31 R. Derolez, Runica Manuscripta: The English Tradition (1954), p161.

32 De Bello Gothico, IV, 19.

33 Hist. Eccl., IV, 22. See also W. Levison, England and the Continent in the Eighth Century (1946), esp. ch. I and III, and F. M. Stenton, Anglo-Saxon England, 2nd ed., (1947), p56.

34 E. S. Duckett, Anglo-Saxon Saints and Scholars (1948), p409. Cf. Pope Gregory's Epp. 41 and 43, and Levison, op. cit., pp47‑48.

35 H. Arntz and H. Zeiss, Die einheimsichen Runendenkmäler des Festlandes (1939), p111.

36 Cf. my "The Runes in The Husband's Message," JEGP, LIV (1955), 1 ff.

37 Von Grienberger, ZfdPh, 41 (1909), 419 ff., is an exception.

38 ZfdPh, 40 (1908), 174 ff.

39 Arntz and Zeiss, op. cit. pp154 ff.

40 "Das Runenstäbchen von Britsum," Beiträge, 73 (1951), 306 ff.

41 Cf. P. C. J. A. Boeles, "Zu den friesischen Runendenkmälern," Runenberichte, 2/3 (1941), pp121‑122.

42 Arntz and Zeiss, op. cit., pp382 ff.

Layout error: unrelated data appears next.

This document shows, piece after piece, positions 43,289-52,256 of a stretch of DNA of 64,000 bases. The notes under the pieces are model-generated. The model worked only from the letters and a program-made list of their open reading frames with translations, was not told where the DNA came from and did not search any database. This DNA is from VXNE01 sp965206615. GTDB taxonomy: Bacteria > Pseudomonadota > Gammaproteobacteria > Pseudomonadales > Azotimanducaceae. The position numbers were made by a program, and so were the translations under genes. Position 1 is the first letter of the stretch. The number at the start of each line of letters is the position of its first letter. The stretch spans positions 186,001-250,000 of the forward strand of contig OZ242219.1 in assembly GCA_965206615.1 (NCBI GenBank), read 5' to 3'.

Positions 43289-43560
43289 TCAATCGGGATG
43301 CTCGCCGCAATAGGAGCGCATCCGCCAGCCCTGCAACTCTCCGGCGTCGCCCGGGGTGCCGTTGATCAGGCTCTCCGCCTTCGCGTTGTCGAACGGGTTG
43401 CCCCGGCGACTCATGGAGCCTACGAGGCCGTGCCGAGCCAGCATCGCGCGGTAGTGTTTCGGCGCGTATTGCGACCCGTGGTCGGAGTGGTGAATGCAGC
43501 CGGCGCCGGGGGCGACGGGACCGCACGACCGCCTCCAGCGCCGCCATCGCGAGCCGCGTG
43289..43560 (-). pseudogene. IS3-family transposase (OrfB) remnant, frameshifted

43 Arntz and Zeiss, op. cit., p409. I have slightly rearranged the word order.

44 Storms, op. cit., pp46, 52, 237, 255 ff., 287.

45 Cf. Boeles, op. cit., p122.

46 Cf.e.g., Bede, Hist. Eccl., I, 27, 30.

47 Cf. my articles in English Studies, XXXIV (1953), 49 ff., 193 ff.

48 Storms, op. cit., p195.

49 Lowe, op. cit., p103.

50 Lemke, op. cit., Section IV.

51 Ibid., pp102 f.

52 Urn Burial, ch. 4.

53 Folklore, XII (1901), 303 ff.

54 Cf. E. A. Philippson, Germanisches Heidentum bei den Angelsachsen (1929), p184.

55 Cornish, op. cit., pp34 f., where further examples are cited.

56 Cf. Mannhardt, op. cit., pp286‑288, 291‑292.

57 Folklore, XIII (1902), 175.

58 Ibid., p32.

59 E. V. K. Dobbie, The Anglo-Saxon Minor Poems, The Anglo-Saxon Poetic Records, VI (1942), 156.

60 H. Marzell, "Die deutschen Bäume in der Volkskunde. 4. Die Eibe, Taxus baccata." Mitt. d. Deutschen Dendrologischen Gesellschaft (1928), p110.

61 Handwörterbuch des deutschen Aberglaubens, loc. cit. Cf. also Martin, "Geschichte der Tollwutbekämpfung in Deutschland," Hessische Blätter f. Volkskunde, 13 (1914) 62 ff.

62 Cf. T. F. T. Dyer, English Folklore, 2nd ed. (1880), p144.

63 Marzell, op. cit., p109.

64 C. G. Homeyer, Die Haus- und Hofmarken (1870), pp144 f. and plates.

65 Also: "The moment of the yew-tree" (Little GiddingV) and the suggestion of sanctified ground in The Dry SalvagesV.

Thayer's Note:

a For good details and a photo, see "Yew Trees in Churchyards", in Antiquities and Curiosities of the Church (William Andrews, ed., London, 1897).